Remember all those executives George Clooney fired last year in Up in the Air? Here is their story.
Ben Affleck, Chris Cooper, and Tommy Lee Jones play characters who work at an enormous conglomerate and feel confident in their value to the organization and not at all the kind of people who get laid off. That might have been true in past recessions. But they come from the heavy building side of the company. That might have been how the company started, but in the post-meltdown world it is the past, not the future. CEO James Salinger (Craig T. Nelson) explains that the future of the company is in health care, infrastructure, and power generation.
And so, “difficult decisions had to be made in situations where redundancies surfaced.” And therefore euphemisms had to used, the passive voice employed — so often the case when everyone else is pretty much unemployed.
The first to go is Bobby Walker (Affleck), a top salesman who has the bad luck to be selling something that is not health care, infrastructure, or power generation. He walks into the office bragging about his 86 at the golf course before work, and shortly after is walking out with everything in a cardboard box. Phil Woodward (Cooper), a factory guy who made it to the executive suite — and who has a daughter very excited about the senior class trip to Italy — doesn’t last much longer. And finally, the head of the division, Gene McLary (Jones), the CEO’s oldest friend, is riding the euphemism and cardboard box express, too.
It turns out that people who are fired go through the same Elizabeth Kubler-Ross stages that we experience in facing death, though not exactly in the same order. In these cases, it seems to be anger first, and then denial. They may skip bargaining and go straight to depression. And not everyone makes it to acceptance. Bobby goes from “I can’t let anyone know I lost my job” to “I need to look successful” to “We can’t leave our home,” to accepting the sequential blows of his wife’s return to work, moving back to his parents’ home, and asking the brother-in-law who always needles him about the big shot life for a job helping to put up drywall.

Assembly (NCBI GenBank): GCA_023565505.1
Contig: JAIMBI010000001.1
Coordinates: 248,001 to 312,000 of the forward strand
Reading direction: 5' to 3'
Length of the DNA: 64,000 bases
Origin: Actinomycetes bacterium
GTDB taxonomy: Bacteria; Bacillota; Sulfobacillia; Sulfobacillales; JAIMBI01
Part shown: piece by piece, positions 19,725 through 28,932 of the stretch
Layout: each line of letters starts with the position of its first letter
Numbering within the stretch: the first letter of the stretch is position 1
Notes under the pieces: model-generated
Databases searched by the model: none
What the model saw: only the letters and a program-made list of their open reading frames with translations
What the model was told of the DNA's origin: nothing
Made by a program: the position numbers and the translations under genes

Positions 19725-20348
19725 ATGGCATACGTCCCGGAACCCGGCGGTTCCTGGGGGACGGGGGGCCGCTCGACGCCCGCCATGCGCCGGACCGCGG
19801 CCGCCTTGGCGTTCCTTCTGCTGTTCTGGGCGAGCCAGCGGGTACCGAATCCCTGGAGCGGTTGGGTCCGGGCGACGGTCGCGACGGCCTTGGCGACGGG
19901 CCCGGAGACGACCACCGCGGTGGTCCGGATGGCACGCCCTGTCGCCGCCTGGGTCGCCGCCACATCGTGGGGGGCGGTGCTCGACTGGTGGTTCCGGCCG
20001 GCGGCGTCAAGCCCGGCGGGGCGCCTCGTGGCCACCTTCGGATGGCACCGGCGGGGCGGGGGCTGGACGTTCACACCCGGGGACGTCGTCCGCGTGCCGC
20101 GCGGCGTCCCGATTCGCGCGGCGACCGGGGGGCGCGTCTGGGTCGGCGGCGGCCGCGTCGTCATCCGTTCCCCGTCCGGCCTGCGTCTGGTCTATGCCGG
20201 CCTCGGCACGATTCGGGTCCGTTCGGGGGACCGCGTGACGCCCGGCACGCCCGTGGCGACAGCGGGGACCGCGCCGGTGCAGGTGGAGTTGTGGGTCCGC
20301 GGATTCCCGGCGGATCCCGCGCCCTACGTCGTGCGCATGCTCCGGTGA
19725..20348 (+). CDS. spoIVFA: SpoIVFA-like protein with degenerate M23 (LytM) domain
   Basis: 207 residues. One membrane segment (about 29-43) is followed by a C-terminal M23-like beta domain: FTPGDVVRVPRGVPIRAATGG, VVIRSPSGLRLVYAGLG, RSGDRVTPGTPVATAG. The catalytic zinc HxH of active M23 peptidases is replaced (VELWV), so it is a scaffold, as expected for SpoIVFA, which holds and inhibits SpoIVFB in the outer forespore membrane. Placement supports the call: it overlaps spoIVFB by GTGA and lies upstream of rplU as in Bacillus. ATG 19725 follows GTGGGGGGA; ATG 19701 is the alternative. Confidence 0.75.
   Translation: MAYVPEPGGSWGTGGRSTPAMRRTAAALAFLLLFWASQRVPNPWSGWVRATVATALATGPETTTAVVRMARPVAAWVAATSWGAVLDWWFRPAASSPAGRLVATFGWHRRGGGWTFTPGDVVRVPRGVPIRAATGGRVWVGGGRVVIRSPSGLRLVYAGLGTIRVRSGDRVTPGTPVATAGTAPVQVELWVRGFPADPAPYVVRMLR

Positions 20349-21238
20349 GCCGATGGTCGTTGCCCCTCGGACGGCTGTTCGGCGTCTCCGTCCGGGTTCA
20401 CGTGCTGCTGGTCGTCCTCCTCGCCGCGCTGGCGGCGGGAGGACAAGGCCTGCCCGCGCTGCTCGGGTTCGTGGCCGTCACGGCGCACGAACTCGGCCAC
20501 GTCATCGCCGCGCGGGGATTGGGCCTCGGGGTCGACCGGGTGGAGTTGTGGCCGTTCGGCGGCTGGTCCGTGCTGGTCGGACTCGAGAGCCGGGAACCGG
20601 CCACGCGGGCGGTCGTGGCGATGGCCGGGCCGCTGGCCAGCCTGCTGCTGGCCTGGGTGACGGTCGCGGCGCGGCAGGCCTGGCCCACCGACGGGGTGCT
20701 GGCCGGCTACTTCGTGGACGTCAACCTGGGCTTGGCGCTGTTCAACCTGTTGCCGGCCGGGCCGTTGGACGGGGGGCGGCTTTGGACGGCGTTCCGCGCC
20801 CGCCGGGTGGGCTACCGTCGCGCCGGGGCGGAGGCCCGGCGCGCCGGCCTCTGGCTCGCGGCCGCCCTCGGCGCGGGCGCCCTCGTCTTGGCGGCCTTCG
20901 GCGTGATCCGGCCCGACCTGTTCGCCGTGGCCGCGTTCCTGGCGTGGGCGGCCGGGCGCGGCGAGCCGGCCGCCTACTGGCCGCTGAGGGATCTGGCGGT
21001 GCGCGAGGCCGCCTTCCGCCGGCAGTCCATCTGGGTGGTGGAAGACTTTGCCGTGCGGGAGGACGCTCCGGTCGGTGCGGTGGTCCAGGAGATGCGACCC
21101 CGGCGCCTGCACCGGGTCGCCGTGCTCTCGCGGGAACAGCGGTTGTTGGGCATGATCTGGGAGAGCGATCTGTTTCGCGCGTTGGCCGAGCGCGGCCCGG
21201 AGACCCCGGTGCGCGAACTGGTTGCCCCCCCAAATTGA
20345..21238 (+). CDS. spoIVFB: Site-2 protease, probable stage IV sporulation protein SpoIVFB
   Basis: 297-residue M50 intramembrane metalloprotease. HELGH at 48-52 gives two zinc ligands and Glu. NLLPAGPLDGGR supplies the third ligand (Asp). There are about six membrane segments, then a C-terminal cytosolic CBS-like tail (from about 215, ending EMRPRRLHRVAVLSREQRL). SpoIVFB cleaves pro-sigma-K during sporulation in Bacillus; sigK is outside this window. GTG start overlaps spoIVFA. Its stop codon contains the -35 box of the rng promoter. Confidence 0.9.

Writer/director John Wells (television’s “ER”) has a good feel for the corporate world — the analyst meetings in hotel ballrooms, the Wall Street jargon, the CEO pay packages. And he has a television writer’s economy for evoking the range of situations and emotions. While he also has a television writer’s feel for structure, he seems locked in to television drama’s three-part storyline, just too conventional, predictable, and neat, especially in the last half hour. It comes down too hard on the facts we all know too well, the imperial CEOs (with pay 700 times that of the average worker), the difference between what is legal and what is ethical, the difference between building something other than figures on a balance sheet, the “real people” honor and generosity of the people who get their hands dirty literally rather than metaphorically.
It’s the small details and moments that work best in this film. The layoffs come to people with busy lives predicated on keeping jobs they once thought depended only on ability and integrity. Everyone has an event to attend; everyone has a lovely house to pay for. Gene comes home to the gleaming surfaces of his gracious home and peeks at the five-figure price tag on his wife’s new table. Phil is told by a cheery but frank “outplacement” counselor that he should remove “ancient” references like service in Vietnam from his resume and dye his hair. There’s an understated moment where the brother-in-law (a fine Kevin Costner) shows that a real leader puts his workers first. Rosemary DeWitt can convey more about her understanding and support in putting lotion on her legs than most actresses can do with a page of dialogue. And the movie delivers the message that the workforce is not all that gets downsized; so do dreams, hopes, plans, pride.
Parents should know that this film has frequent strong language, drinking, smoking, suicide, tense family confrontations, and a mild marital sexual situation.
Family discussion: Who is responsible for creating this problem? How is affecting your community?
If you like this, try: “Up in the Air”